PL/SQL Exception

Summary: in this tutorial, you will learn about PL/SQL exception and how to write exception handler to handle exceptions.

Introduction to PL/SQL Exceptions

PL/SQL treats all errors that occur in an anonymous block, procedure, or function as exceptions. The exceptions can have different causes such as coding mistakes, bugs, even hardware failures.

It is not possible to anticipate all potential exceptions, however, you can write code to handle exceptions to enable the program to continue running as normal.

The code that you write to handle exceptions is called an exception handler.

A PL/SQL block can have an exception-handling section, which can have one or more exception handlers.

Here is the basic syntax of the exception-handling section:

BEGIN -- executable section ... -- exception-handling section EXCEPTION WHEN e1 THEN -- exception_handler1 WHEN e2 THEN -- exception_handler1 WHEN OTHERS THEN -- other_exception_handler END;
Code language: SQL (Structured Query Language) (sql)

In this syntax, e1, e2 are exceptions.

When an exception occurs in the executable section, the execution of the current block stops and control transfers to the exception-handling section.

If the exception e1 occurred, the exception_handler1 runs. If the exception e2 occurred, the exception_handler2 executes. In case any other exception raises, then the other_exception_handler runs.

After an exception handler executes, control transfers to the next statement of the enclosing block. If there is no enclosing block, then the control returns to the invoker if the exception handler is in a subprogram or host environment (SQL Developer or SQL*Plus) if the exception handler is in an anonymous block.

If an exception occurs but there is no exception handler, then the exception propagates, which we will discuss in the unhandled exception propagation tutorial.

PL/SQL exception examples

Let’s take some examples of handling exceptions.

PL/SQL NO_DATA_FOUND exception example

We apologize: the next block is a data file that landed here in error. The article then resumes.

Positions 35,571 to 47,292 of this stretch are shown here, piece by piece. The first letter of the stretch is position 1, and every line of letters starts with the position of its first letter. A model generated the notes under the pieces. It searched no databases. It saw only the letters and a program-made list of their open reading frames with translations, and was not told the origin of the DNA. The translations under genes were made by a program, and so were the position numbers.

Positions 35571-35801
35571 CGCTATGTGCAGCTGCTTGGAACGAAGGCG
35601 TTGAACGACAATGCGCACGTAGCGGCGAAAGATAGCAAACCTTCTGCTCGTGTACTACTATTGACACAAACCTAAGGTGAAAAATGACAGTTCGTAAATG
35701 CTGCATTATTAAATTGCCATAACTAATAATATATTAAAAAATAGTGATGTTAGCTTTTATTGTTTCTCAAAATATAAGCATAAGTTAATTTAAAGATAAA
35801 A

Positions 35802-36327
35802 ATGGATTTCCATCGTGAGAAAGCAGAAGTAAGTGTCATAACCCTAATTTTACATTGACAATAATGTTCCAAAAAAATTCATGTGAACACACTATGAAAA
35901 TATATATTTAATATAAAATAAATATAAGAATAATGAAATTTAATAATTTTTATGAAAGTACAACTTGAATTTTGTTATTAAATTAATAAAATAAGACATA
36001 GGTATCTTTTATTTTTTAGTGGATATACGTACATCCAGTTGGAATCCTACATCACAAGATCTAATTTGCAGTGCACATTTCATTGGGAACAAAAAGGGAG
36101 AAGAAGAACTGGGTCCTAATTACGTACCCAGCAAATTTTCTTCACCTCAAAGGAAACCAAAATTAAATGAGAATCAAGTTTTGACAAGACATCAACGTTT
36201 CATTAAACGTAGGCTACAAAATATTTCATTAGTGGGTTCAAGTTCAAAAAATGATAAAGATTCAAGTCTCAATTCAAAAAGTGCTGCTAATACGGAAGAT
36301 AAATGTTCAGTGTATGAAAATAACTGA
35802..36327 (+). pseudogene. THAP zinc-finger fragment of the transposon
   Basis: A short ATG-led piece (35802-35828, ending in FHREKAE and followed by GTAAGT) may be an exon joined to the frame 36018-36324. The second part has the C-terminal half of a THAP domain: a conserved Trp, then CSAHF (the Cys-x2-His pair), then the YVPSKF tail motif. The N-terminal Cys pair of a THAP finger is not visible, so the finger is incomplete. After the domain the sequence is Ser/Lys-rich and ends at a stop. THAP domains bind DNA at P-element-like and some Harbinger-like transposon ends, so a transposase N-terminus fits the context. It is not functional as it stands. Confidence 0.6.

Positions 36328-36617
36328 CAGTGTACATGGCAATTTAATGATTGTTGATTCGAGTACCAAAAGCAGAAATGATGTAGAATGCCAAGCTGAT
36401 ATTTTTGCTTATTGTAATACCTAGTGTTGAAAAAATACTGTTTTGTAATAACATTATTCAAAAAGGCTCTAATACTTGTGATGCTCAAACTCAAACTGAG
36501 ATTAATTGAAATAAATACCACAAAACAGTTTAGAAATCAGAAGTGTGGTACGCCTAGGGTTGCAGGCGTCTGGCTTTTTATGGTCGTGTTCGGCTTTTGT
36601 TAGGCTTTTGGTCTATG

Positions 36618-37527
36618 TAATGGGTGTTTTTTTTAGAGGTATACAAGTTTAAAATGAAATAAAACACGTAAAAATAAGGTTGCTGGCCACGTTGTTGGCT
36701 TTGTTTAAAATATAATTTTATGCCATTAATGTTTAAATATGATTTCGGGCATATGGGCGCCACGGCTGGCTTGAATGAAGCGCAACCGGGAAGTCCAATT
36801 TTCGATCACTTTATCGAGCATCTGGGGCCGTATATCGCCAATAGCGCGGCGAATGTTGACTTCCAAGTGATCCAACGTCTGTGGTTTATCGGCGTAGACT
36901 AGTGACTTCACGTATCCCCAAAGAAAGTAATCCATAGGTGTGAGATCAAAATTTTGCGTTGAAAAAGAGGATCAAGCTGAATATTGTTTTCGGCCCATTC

The following block accepts a customer id as an input and returns the customer name :

DECLARE l_name customers.NAME%TYPE; l_customer_id customers.customer_id%TYPE := &customer_id; BEGIN -- get the customer name by id SELECT name INTO l_name FROM customers WHERE customer_id = l_customer_id; -- show the customer name dbms_output.put_line('Customer name is ' || l_name); END; /
Code language: SQL (Structured Query Language) (sql)

If you execute the block and enter the customer id as zero, Oracle will issue the following error:

ORA-01403: no data found
Code language: SQL (Structured Query Language) (sql)

The ORA-01403 is a predefined exception.

Note that the following line does not execute at all because control transferred to the exception handling section.

dbms_output.put_line('Customer name is ' || l_name);
Code language: SQL (Structured Query Language) (sql)

To issue a more meaningful message, you can add an exception-handling section as follows:

DECLARE l_name customers.NAME%TYPE; l_customer_id customers.customer_id%TYPE := &customer_id; BEGIN -- get the customer SELECT NAME INTO l_name FROM customers WHERE customer_id = l_customer_id; -- show the customer name dbms_output.put_line('customer name is ' || l_name); EXCEPTION WHEN NO_DATA_FOUND THEN dbms_output.put_line('Customer ' || l_customer_id || ' does not exist'); END; /